One for Ashtabula County.
Airport service, especially direct flight offerings, has a tremendous impact on local economies (Initiative for a Competitive Inner City). A lack of direct flights can mean bad news for BRE efforts, as Sacramento found out in 2012 when its largest company relocated to Texas, citing the need for more direct flights to key markets.
Many places are forming regional partnerships to improve airport infrastructure and court new airlines. In Raleigh-Durham-Chapel Hill, N.C., a coalition of business leaders is trying to raise $500,000 to support attraction efforts for additional flight offerings. Despite hosting the world-famous Research Triangle, the region only has one flight leaving North America, which was added to the Raleigh-Durham airport only after a large pharmaceutical company lobbied American Airlines for it.
In Ontario, the municipalities of St. Catharines, Niagara Falls, and Niagara-on-the-Lake, who jointly fund the Niagara District Airport, have proposed transferring ownership to the Regional Municipality of Niagara in order to expand flight offerings (St. Catharines Standard). It is hoped that buy-in from other municipalities will support the airport’s growth plans.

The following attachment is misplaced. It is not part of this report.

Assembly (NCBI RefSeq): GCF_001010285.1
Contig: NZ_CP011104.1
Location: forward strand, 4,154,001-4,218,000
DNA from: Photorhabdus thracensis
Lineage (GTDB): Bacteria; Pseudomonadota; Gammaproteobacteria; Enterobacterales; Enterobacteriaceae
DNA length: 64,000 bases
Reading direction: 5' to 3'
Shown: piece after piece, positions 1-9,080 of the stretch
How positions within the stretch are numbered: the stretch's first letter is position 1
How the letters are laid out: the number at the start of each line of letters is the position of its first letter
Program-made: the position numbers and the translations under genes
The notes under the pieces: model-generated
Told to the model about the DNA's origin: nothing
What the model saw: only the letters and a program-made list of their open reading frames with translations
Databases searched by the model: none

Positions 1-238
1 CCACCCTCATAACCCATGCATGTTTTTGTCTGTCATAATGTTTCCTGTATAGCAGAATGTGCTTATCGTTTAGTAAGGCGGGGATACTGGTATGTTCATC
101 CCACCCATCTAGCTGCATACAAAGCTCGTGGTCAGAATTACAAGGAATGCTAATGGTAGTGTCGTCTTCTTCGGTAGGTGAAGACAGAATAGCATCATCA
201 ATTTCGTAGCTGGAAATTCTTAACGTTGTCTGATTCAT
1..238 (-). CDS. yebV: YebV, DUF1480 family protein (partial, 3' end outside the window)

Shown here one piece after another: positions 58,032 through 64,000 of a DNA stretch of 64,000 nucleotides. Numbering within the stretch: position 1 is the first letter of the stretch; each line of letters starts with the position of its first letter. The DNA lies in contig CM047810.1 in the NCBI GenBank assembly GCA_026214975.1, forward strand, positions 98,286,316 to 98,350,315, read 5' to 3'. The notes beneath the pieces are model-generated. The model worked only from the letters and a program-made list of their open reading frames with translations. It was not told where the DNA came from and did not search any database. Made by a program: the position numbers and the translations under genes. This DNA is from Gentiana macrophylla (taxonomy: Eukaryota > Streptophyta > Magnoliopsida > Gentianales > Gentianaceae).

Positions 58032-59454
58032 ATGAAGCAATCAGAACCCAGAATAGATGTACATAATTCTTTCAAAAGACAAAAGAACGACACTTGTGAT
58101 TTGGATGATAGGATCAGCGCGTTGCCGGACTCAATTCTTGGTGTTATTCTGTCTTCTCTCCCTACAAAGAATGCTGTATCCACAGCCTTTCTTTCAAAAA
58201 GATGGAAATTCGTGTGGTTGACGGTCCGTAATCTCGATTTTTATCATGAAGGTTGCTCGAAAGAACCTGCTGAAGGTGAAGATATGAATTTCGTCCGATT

Indeed, the question of who pays and how much can cause tension among neighboring communities. In the Quad Cities of Illinois and Iowa, residents of only one county pay property taxes that support an airport serving several communities across state lines. Some have proposed expanding the airport’s taxing district to ensure fairness and provide increased funding to expand services (Quad-City Times).
Denver and Adams County, which jointly administer the Denver International Airport, are revisiting their original intergovernmental agreement to expand commercial usage around the airport (Economic Development HQ). Under the new agreement, both entities would split tax revenue from new retail, office parks, warehouses, and manufacturing activity, and the airport will keep their lease revenues.